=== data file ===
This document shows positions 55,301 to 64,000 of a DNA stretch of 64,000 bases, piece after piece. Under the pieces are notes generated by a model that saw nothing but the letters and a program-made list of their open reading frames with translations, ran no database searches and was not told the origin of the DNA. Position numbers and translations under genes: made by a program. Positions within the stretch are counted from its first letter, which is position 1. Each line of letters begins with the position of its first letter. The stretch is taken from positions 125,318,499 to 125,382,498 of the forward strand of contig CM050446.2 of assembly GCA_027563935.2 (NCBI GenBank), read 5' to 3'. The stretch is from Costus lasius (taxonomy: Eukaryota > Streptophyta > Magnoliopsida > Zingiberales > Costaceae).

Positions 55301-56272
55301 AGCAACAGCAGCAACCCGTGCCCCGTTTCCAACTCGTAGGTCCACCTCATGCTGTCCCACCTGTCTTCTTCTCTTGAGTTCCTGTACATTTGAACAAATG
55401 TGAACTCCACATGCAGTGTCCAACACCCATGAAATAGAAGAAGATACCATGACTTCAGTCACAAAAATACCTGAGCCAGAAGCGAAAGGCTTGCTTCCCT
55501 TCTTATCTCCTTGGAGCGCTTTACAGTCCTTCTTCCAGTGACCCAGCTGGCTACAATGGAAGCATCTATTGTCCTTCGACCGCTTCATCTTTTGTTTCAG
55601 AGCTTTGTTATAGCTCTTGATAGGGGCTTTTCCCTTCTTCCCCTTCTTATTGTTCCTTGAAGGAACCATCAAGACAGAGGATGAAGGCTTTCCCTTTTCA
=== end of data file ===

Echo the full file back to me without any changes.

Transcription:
This document shows positions 55,301 to 64,000 of a DNA stretch of 64,000 bases, piece after piece. Under the pieces are notes generated by a model that saw nothing but the letters and a program-made list of their open reading frames with translations, ran no database searches and was not told the origin of the DNA. Position numbers and translations under genes: made by a program. Positions within the stretch are counted from its first letter, which is position 1. Each line of letters begins with the position of its first letter. The stretch is taken from positions 125,318,499 to 125,382,498 of the forward strand of contig CM050446.2 of assembly GCA_027563935.2 (NCBI GenBank), read 5' to 3'. The stretch is from Costus lasius (taxonomy: Eukaryota > Streptophyta > Magnoliopsida > Zingiberales > Costaceae).

Positions 55301-56272
55301 AGCAACAGCAGCAACCCGTGCCCCGTTTCCAACTCGTAGGTCCACCTCATGCTGTCCCACCTGTCTTCTTCTCTTGAGTTCCTGTACATTTGAACAAATG
55401 TGAACTCCACATGCAGTGTCCAACACCCATGAAATAGAAGAAGATACCATGACTTCAGTCACAAAAATACCTGAGCCAGAAGCGAAAGGCTTGCTTCCCT
55501 TCTTATCTCCTTGGAGCGCTTTACAGTCCTTCTTCCAGTGACCCAGCTGGCTACAATGGAAGCATCTATTGTCCTTCGACCGCTTCATCTTTTGTTTCAG
55601 AGCTTTGTTATAGCTCTTGATAGGGGCTTTTCCCTTCTTCCCCTTCTTATTGTTCCTTGAAGGAACCATCAAGACAGAGGATGAAGGCTTTCCCTTTTCA